G. L. c. 184 § 26 introduces into the solution of the problem two other questions, the "resolution of which are not free from doubt. This section initially provides that "[a]ll restrictions on the use of land or construction thereon which run with the land subject thereto shall be subject to this section and sections twenty-seven through thirty" with certain exceptions. The exceptions include restrictions held by any "Govermnental body" including within this definition any political subdivision of the Commonwealth; for this exception to be operative, however, compliance must be had with Section 33. The notice provisions of the latter section do not come into play for thirty years from the recording of the instrument imposing the restrictions. Therefore, for present purposes the restrictions imposed by the grantor in the deed to the petitioner are not subject to the provisions of Section 30 if in fact they run with the land, another qualification interposed by Section 26. It would seem quite clear that they do not.
This Court recently considered the question in The Bargain Center, Inc. v. Howard Johnson Company, Registration Case No. 24668-S, and quoted from the decision in Snow v. Van Dam, 291 Mass. 477 , 480 (1935) to the effect that "(i)f [it is] not intended to benefit an ascertainable dominant estate, the restriction will not burden the supposed servient estate, but will be a mere personal contract on both sides." There is no ascertainable dominant estate apparent from the deed to the plaintiff which the grantor must have intended to benefit by imposing the restriction so I conclude that the restriction does not run with the land. Since it does not run with the land, there would be no reason to bring the restriction within the purview of Section 30 which is designed to free real estate from restrictions no longer serving their original purpose. This would be so whether a governmental body was concerned or not. The restriction remains a personal contract between the parties, and in an appropriate proceeding, if the town is able to show damages for its breach, these might be awarded. The policy of Section 30, of course, looks to such awards only in a limited category and is indicative of the legislative policy in this area.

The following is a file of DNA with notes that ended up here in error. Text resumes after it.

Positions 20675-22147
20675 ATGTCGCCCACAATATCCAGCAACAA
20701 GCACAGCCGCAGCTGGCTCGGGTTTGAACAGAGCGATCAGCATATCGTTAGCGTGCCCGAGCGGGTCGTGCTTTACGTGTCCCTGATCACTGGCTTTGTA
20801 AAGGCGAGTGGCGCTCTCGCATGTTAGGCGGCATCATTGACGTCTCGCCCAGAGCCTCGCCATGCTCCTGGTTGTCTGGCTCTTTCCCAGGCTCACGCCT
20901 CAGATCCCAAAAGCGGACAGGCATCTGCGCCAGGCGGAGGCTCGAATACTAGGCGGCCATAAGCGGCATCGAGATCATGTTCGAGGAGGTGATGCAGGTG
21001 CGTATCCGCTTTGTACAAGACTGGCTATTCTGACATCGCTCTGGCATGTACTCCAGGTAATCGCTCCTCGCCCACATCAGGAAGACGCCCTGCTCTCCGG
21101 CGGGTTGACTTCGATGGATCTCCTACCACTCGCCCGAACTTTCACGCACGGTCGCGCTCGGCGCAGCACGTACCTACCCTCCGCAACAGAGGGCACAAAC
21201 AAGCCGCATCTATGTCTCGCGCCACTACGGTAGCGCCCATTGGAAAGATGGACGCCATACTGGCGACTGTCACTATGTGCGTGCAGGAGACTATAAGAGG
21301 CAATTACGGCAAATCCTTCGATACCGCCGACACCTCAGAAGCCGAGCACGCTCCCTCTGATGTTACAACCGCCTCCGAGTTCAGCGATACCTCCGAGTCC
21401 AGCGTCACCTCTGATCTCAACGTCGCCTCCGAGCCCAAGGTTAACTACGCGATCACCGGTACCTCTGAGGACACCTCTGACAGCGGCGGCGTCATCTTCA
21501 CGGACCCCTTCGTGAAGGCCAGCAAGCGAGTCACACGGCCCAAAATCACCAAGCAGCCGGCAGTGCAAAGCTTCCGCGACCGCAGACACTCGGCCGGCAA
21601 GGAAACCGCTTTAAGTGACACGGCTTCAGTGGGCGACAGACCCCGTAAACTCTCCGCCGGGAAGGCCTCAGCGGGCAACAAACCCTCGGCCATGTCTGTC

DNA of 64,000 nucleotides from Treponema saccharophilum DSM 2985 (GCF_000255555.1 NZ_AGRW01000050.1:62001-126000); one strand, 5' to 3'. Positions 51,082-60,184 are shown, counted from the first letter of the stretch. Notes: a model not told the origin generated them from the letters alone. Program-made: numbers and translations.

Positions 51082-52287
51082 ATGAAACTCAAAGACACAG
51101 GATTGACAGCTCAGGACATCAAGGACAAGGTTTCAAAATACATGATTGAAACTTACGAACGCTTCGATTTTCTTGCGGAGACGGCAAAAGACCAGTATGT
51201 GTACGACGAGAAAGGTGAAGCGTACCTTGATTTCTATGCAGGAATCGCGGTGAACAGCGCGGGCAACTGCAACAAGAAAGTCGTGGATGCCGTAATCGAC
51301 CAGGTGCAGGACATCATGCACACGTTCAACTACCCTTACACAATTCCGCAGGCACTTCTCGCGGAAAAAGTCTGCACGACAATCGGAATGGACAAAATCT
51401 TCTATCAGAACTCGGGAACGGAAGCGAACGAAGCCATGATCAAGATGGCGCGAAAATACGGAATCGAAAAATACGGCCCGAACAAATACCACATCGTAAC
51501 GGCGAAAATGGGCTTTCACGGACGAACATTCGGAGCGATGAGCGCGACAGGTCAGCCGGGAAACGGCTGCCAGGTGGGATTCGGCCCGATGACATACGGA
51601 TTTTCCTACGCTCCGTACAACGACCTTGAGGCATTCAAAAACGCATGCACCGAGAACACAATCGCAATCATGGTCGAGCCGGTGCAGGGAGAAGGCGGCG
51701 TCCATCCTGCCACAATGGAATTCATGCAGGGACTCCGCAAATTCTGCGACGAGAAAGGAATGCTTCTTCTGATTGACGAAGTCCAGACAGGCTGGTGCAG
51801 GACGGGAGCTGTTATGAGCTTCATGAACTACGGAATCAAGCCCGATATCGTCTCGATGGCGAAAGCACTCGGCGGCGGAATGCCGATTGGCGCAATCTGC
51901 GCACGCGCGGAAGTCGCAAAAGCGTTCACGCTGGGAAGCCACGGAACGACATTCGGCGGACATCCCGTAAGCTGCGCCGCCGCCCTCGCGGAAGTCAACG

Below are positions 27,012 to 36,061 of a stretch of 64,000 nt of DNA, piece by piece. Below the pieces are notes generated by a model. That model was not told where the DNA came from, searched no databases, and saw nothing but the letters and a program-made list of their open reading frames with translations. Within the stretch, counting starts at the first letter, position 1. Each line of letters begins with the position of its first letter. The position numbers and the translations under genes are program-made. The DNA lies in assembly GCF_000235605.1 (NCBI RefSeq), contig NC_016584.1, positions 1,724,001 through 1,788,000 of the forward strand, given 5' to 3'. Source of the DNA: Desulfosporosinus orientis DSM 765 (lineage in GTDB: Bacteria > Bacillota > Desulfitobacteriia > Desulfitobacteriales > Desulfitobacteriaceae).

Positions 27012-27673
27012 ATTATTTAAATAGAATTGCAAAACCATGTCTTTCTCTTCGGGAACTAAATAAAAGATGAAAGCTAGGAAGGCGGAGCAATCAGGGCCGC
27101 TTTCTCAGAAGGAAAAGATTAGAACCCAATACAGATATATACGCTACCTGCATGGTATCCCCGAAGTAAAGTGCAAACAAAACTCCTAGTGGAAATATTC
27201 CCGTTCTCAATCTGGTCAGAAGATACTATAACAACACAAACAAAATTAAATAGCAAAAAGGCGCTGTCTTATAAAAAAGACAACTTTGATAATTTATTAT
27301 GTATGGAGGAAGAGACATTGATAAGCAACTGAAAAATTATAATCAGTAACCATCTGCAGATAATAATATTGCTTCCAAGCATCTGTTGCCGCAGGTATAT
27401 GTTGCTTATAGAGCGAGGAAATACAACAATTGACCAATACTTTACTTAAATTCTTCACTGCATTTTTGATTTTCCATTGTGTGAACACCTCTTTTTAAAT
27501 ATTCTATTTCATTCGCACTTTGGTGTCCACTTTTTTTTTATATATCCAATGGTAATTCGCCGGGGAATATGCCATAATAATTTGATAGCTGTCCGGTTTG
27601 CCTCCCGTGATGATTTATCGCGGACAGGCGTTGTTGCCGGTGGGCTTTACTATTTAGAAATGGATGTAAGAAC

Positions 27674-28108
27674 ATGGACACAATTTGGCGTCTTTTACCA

No reason for the imposition of the restriction has been advanced by the parties. It may be surmised that the restriction was designed to ensure that the grantee in the deed would retain title to the premises for use with his adjoining home and not immediately resell the lot for a monetary gain at the town's expense. That purpose has been served by the retention of title by the grantee for fifteen years. No evidence has been introduced as to any damages which might be suffered by the town should the plaintiff elect to breach the contract between the parties, and it is dubious that anything other than nominal damages would be appropriate should a breach occur.
On all the evidence I, therefore, find and rule that the restriction set forth in the deed from the Town of Braintree to Arthur Leazott, Sr. et ux, dated October 15, 1962 and recorded with said Deeds, Book 4027, Page 73, does not run with the land nor burden the title to the premises described therein; that the restriction is a personal contract only between the grantor and the grantees; that the provisions of G. L. c. 184 § 30 do not apply; and that the consequences of the breach of said restriction are not presently before this Court.